The seeds of our congregation were planted in 1857 when Central Presbyterian Church, located at 8th and King Streets in Wilmington, organized three Sunday Schools.
One of these, the McDowellville Sunday School, was located near the city’s “Forty Acres” residential area just west of the Baltimore and Ohio railroad tracks; this area had become home to the families of Scotch Irish immigrant mill workers. This Sunday (Sabbath) School was held in the McDowellville School House, where everyone gathered for Bible lessons in one large room.
The school soon moved to a room over a store on Pennsylvania Avenue and Lincoln Street. In 1865, Central Church built a wood frame building (Rodney Street Chapel) at 14th and Rodney Streets on property owned by Robert Smith, who leased it to the congregation for $1.00 a year.
The congregation’s first church building on the corner of 13th and Rodney Streets was dedicated on December 2, 1883. It remains the oldest part of the existing structure.
In 1886, Rodney Street Church was formally organized, and the deed for the property was secured from Central Church. The original charter lists 55 members: 48 from the Central, Green Hill, and West congregations, along with seven new Presbyterians. The Rev. William Leonard McEwan was called as the first pastor and, after his installation, the congregation grew rapidly. The year 1886 also saw the establishment of the Women’s Missionary Society.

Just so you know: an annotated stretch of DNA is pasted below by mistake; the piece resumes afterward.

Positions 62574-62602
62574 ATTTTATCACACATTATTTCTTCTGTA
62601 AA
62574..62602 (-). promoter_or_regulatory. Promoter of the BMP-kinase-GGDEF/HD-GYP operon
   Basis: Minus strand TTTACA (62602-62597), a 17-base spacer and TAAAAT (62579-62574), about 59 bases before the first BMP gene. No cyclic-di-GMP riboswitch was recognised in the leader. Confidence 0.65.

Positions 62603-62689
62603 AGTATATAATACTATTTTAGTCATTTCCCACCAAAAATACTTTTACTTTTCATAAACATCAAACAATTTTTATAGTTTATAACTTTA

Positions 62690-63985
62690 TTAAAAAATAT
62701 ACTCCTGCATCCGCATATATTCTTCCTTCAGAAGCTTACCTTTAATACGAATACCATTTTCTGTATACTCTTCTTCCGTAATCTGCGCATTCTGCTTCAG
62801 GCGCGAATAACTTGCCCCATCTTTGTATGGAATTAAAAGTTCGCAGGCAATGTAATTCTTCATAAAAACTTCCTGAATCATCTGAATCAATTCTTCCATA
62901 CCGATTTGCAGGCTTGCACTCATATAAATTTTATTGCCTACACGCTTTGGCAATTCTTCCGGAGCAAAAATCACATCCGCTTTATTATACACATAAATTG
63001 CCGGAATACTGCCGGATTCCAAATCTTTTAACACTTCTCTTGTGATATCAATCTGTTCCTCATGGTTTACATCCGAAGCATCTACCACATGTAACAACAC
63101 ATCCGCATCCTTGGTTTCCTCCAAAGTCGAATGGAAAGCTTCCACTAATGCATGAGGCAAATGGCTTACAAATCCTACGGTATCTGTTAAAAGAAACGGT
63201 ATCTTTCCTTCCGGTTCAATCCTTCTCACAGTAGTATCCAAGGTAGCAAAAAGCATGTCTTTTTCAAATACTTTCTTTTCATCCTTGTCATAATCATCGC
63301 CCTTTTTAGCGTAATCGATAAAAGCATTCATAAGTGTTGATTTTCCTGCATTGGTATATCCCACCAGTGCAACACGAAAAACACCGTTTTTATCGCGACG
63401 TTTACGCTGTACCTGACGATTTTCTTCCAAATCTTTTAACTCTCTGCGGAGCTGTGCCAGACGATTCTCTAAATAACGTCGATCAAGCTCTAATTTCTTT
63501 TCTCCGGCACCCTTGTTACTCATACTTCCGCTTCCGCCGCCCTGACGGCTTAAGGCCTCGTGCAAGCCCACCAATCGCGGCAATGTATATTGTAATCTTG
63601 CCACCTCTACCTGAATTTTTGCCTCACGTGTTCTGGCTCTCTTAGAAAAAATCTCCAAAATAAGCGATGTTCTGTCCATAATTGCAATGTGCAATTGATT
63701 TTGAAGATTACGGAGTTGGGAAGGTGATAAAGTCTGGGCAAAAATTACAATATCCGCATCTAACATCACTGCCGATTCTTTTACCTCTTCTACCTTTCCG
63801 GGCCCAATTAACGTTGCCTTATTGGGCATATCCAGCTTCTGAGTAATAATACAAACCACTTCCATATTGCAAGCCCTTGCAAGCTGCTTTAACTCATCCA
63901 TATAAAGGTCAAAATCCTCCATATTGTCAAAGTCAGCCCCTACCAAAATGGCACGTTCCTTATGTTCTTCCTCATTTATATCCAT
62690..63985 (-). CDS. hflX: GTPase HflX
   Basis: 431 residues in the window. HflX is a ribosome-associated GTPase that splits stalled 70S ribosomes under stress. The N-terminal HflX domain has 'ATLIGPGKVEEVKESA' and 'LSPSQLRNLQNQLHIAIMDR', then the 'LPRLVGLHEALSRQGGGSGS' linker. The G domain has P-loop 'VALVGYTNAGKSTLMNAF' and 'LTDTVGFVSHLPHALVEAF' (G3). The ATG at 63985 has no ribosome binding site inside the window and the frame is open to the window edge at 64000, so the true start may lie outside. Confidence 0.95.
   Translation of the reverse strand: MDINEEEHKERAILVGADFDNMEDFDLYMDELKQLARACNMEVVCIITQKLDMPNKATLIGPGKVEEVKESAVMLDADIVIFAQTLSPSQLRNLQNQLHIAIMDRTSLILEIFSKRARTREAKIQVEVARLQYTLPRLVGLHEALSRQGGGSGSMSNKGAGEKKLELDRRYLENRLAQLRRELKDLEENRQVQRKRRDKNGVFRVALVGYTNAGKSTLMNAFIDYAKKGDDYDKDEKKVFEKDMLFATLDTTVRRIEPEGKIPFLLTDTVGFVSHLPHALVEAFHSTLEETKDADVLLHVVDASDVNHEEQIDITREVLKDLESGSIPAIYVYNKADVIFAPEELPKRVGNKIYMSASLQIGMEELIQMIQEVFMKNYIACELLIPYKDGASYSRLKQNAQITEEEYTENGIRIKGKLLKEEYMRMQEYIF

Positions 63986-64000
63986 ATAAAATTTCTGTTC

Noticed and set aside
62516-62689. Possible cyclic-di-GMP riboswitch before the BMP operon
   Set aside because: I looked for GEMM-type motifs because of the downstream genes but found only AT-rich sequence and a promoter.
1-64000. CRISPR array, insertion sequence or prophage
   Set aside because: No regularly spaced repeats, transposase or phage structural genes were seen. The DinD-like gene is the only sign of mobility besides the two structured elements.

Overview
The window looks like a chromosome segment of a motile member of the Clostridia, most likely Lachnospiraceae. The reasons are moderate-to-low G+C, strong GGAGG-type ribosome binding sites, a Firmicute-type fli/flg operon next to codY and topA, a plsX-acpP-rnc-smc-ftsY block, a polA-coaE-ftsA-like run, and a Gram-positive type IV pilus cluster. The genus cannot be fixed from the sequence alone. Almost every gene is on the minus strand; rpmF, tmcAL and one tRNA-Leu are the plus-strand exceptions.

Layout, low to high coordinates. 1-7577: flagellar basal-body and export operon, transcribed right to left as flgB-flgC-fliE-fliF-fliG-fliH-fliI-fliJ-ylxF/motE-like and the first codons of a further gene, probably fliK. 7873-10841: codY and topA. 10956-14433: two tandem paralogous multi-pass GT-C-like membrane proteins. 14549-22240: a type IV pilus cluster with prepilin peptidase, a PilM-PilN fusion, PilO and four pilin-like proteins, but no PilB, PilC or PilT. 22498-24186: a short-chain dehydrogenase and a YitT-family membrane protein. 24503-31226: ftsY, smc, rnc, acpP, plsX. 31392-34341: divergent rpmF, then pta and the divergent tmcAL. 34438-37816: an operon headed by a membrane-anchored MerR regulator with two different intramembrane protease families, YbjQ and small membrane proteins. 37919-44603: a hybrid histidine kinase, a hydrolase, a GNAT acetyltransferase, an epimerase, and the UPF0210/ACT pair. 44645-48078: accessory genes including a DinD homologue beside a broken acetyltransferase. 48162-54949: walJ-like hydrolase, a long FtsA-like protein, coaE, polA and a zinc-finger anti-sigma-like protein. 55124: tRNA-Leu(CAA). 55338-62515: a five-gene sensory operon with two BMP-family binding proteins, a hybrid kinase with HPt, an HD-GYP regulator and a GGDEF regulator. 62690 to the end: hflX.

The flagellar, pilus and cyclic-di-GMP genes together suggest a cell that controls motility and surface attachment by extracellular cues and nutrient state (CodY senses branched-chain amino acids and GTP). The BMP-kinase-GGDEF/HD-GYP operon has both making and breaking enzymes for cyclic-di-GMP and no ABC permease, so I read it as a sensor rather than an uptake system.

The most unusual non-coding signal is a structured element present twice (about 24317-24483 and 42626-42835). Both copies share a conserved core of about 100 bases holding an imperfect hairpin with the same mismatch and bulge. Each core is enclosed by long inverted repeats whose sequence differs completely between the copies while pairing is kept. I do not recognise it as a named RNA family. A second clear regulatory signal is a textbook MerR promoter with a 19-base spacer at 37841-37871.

On June 22, 1910 the congregation unanimously voted to adopt a new name – Westminster Presbyterian Church. The next month construction began on the Gothic-style sanctuary where our congregation continues to gather for worship. Over the years, Westminster’s beautiful campus has expanded to meet the needs of our congregation and the wider community. Notable changes include: creating a Memorial Garden, where many of our congregation’s saints have been laid to rest; establishing a Community Garden, where Westminster members and neighbors tend God’s good creation; building a Community Hall to house fellowship events, educational programs and mission initiatives; and acquiring three neighboring properties in order to provide transitional housing in partnership with Friendship House.
From the charter of Rodney Street Church in 1886 to the present, this community of faith has been a faithful witness to the Gospel of Jesus Christ on the corner of 13th and Rodney Streets. As a church that is “reformed, always in need of being reformed according to the Word of God,” the Westminster congregation strives to build upon its rich history while always discerning how God’s Spirit is calling us to be a faithful presence in our community, here and now.
For information about our stained glass windows, pipe organ, and sculpture art, see Music + the Arts.